“This is an excuse which will only apply once,” Olivier Jornot, Geneva’s chief prosecutor said, according to the Guardian. He also blamed the weakness of Swiss law with regards to criminal funds entering the financial system.
Geneva opened a money laundering investigation into HSBC’s alleged illegal tax activity earlier in February. Swiss police then raided the bank’s Geneva office. Europe’s largest bank came under fire after the International Consortium of Investigative Journalists published a report naming 100,000 clients that were using the bank to dodge taxes.
The revelations came from a list of HSBC’s clients stolen by a former HSBC computer technician, Herve Falciani, back in 2008. Falciani shared the confidential data with French authorities. More
Why did the Cayman Islands not prosecute HSBC for allegedly money laundering in the Cayman Islands? Editor
The Cayman Islands Airports Authority (CIAA) has unveiled the interior conceptual drawings for the multi-million dollar expansion project at Owen Roberts International Airport (ORIA).
Commenting on the design created by Florida based firm RS&H Group, CIAA’s CEO Albert Anderson said, “The interior design is very impressive and I am confident that once completed the new expanded airport will be a first-class terminal facility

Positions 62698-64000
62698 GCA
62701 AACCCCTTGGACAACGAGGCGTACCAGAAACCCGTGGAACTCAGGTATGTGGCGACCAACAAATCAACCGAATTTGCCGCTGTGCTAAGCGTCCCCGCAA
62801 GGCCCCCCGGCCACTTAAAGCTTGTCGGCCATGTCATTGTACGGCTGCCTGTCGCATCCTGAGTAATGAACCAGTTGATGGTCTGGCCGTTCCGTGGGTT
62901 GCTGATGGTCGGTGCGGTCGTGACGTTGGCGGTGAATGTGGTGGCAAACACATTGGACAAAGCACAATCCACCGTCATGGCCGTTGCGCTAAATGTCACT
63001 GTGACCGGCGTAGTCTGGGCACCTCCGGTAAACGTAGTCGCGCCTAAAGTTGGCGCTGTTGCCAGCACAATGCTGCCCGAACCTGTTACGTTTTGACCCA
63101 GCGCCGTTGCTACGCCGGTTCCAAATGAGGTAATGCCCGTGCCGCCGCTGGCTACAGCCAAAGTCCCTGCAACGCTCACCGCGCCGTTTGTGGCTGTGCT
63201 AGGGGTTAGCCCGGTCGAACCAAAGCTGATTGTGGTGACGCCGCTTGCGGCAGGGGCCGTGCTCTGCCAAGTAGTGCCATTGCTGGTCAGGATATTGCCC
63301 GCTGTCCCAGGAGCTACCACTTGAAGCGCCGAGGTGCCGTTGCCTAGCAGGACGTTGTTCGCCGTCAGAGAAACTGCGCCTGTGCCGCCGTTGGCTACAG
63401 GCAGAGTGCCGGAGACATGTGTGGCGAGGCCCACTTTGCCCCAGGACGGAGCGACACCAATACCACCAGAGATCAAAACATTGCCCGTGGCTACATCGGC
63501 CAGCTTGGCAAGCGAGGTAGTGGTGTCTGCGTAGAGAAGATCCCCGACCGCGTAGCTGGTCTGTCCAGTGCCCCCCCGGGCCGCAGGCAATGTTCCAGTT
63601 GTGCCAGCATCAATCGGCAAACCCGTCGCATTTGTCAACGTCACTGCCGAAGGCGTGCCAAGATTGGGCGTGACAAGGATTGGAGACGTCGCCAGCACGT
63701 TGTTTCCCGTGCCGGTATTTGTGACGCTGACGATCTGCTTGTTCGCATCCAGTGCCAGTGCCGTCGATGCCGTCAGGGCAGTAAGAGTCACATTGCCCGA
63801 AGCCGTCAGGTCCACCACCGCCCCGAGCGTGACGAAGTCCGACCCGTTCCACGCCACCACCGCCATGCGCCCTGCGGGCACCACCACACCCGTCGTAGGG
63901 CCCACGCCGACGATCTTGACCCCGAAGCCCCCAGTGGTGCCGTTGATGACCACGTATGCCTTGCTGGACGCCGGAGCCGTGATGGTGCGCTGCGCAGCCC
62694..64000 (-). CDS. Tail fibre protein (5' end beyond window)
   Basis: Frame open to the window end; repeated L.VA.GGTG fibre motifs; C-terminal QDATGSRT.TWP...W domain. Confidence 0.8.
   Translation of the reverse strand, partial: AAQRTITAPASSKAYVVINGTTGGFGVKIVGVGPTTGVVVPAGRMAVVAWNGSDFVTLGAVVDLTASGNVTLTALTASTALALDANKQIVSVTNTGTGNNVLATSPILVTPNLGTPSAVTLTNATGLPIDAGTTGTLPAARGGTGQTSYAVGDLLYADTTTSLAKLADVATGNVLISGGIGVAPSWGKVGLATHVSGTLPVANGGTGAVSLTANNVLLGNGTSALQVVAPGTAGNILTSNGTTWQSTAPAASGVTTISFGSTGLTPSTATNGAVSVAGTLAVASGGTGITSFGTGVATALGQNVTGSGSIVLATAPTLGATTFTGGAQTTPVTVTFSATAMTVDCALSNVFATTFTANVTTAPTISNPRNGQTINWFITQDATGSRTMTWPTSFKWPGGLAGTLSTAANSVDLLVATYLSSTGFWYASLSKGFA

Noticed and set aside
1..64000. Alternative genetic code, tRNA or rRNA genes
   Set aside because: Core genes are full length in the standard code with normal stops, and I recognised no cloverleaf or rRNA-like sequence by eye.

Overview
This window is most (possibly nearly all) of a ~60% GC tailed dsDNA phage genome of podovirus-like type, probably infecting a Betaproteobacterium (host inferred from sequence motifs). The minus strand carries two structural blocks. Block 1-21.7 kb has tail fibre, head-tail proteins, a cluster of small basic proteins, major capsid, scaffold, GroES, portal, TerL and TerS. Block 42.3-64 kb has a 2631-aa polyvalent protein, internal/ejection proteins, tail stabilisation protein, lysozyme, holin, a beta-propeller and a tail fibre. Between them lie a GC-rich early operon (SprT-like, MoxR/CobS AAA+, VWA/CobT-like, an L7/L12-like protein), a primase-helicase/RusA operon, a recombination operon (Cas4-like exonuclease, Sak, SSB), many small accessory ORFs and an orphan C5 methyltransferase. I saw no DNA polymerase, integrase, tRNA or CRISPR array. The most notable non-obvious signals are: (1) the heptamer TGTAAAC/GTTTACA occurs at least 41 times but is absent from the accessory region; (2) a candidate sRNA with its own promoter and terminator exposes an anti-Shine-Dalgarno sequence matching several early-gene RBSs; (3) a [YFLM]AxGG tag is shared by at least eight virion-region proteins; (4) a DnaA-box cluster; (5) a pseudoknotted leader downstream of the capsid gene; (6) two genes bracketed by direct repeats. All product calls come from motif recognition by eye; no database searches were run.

The CI$55 million expansion project should take around three years to complete and will nearly triple the current space at the airport. Construction on the first phase of the project is expected to begin this summer.
Here is the Cayman Islands Government's chance to save money and show their support for alternative energy. Covering the roof and parking lots with solar panels, and using LED lighting would set an example for Caymanians and Caymanian businesses to follow. Editor
Developing countries have much to learn from Lee Kuan Yew, the first prime minister of Singapore who transformed the republic from a third world economy to one of the most advanced countries in one generation.
The lessons for countries aspiring to learn from the Singapore development model are clear – strengthen institutions and improve governance.
But this is much easier said than done. To begin with aspiring countries need to improve the rule of law so that no one is above the law of the land. Equally crucial, they need to reduce corruption as corruption is regressive – small and medium-sized firms pay higher amounts in bribes than large firms.
Thirdly, they need to reform public institutions such as the civil service, bureaucracy, and public administration. Fourthly, they also need to improve the environment affecting the private sector through regulatory reforms, reforms of labour markets, and provision of clearly-defined property rights.
The dilemma is that such reforms generate benefits only in the longer term, making them hard for policymakers and politicians with a shorter time horizon to set as priorities. Yet without them, other policy measures to support sustained economic growth will become less effective and ultimately unravel.